March 3rd 2020
10 simple rules to make the 5:2 diet easier
January 10th 2018 / 0 comment
The Fast Days Cookbook author Laura Herring shares her top 10 guidelines for making the 5:2 diet work for you
The 5:2 diet is very simple and that’s a big part of its popularity and success, but a few rules – or signposts – will help make everything a bit more enjoyable and easy to slot seamlessly into your lifestyle.
1. Get organised
If you remember only one rule, then this should be it. No one wants to be caught out come 1.15 p.m. after a dull finance meeting that overran, hungry at the sandwich shop. In one moment of weakness, you can derail your whole day. So, PLAN AHEAD. Know exactly what you will be eating and when, so you don’t find yourself running through various food options and getting even hungrier while you work out how many calories your favourite sushi box has.
And if you even suspect you might get the afternoon munchies, then pack a snack. You don’t have to eat it, but it’s there just in case. A majority of the recipes in this book can be packed up and taken with you in your bag so you only need to unpack your picnic come lunchtime or snack bag with the (herbal) tea run.
2. Make sure you have the right tools for the task
Getting organised also means investing in all the right kit – you don’t need a lot, but make sure you have a good set of scales to weigh things out so you get exactly the right number of calories, and also decent lunchboxes and soup flasks so you can take your meals with you. I like those glass boxes you can get now; they’re heavier, but they just seem better for you and your food than warm plastic.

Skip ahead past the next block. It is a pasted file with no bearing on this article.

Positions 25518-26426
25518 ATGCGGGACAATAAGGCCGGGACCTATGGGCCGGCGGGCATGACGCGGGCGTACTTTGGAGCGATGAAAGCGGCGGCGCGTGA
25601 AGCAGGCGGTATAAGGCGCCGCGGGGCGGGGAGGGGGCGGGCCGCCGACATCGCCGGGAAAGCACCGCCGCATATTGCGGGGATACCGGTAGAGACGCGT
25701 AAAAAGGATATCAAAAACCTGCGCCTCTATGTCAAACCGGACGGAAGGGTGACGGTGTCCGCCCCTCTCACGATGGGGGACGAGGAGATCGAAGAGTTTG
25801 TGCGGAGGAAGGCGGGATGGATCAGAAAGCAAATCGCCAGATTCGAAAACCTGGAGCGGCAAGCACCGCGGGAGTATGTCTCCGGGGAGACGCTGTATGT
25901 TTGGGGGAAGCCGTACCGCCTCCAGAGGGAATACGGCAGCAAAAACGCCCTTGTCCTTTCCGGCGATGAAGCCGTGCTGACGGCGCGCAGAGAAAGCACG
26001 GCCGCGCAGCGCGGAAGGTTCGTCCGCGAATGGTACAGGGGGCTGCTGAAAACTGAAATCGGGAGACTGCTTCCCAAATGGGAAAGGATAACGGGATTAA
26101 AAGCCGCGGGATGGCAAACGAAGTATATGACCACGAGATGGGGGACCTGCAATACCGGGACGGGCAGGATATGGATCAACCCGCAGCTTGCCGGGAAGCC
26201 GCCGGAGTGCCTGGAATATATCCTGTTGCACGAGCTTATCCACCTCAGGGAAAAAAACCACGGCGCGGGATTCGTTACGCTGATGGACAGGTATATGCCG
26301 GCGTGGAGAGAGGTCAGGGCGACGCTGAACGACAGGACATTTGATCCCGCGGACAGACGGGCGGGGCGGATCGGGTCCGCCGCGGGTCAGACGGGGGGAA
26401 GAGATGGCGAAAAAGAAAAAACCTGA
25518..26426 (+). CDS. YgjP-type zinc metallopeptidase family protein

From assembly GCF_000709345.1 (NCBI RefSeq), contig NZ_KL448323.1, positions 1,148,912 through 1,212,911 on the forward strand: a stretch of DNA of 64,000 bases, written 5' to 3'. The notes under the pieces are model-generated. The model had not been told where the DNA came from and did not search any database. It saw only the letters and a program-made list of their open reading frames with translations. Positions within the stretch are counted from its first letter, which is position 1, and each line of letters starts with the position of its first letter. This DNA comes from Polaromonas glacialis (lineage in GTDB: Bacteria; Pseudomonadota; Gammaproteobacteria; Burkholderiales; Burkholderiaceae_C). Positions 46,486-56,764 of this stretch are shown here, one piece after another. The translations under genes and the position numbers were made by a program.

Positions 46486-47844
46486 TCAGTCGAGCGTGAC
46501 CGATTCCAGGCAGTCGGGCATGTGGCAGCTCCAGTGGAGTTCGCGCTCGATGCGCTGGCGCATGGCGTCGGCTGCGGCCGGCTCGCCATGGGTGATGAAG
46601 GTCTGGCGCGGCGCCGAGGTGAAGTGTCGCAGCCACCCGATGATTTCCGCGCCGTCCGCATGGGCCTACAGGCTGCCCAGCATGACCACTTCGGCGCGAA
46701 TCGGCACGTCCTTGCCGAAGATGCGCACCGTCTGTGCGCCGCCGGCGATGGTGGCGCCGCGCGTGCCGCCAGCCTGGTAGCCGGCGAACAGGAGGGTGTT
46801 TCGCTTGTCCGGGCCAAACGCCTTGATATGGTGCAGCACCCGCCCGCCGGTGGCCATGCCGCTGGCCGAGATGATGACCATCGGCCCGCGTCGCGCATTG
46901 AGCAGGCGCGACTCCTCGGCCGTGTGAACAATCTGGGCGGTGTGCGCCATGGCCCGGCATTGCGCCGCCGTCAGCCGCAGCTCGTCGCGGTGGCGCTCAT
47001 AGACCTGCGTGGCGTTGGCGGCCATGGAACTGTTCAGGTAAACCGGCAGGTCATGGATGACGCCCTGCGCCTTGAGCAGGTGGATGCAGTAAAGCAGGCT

3. Don’t eat depressing food
As I’ve already mentioned, just because you are eating fewer calories, does not mean you should be wasting those calories on flavourless, soulless foods. Make each calorie work hard to earn its place. If you enjoy eating, then you should also enjoy eating on your fast days. Don’t suddenly stop eating real foods. Just learn how to get more bang for your calorie buck by balancing flavour and textures, and introducing a range of ingredients to keep mealtimes interesting. It will make you feel like you’ve eaten something really substantial.
4. Figure out what works for you
And by this, I mean how you spread your calories throughout the day and what days are best for fasting. Give a few options a try: maybe you can get by on only a small lunch and save most of your calories for dinner time, or maybe you really need a solid meal in the middle of the day, but can have a snack in the evening. Maybe Tuesday is a busy day when you’re on your feet until you collapse on the sofa at 8 p.m.; if so, it’s probably not the best day to reduce what you eat.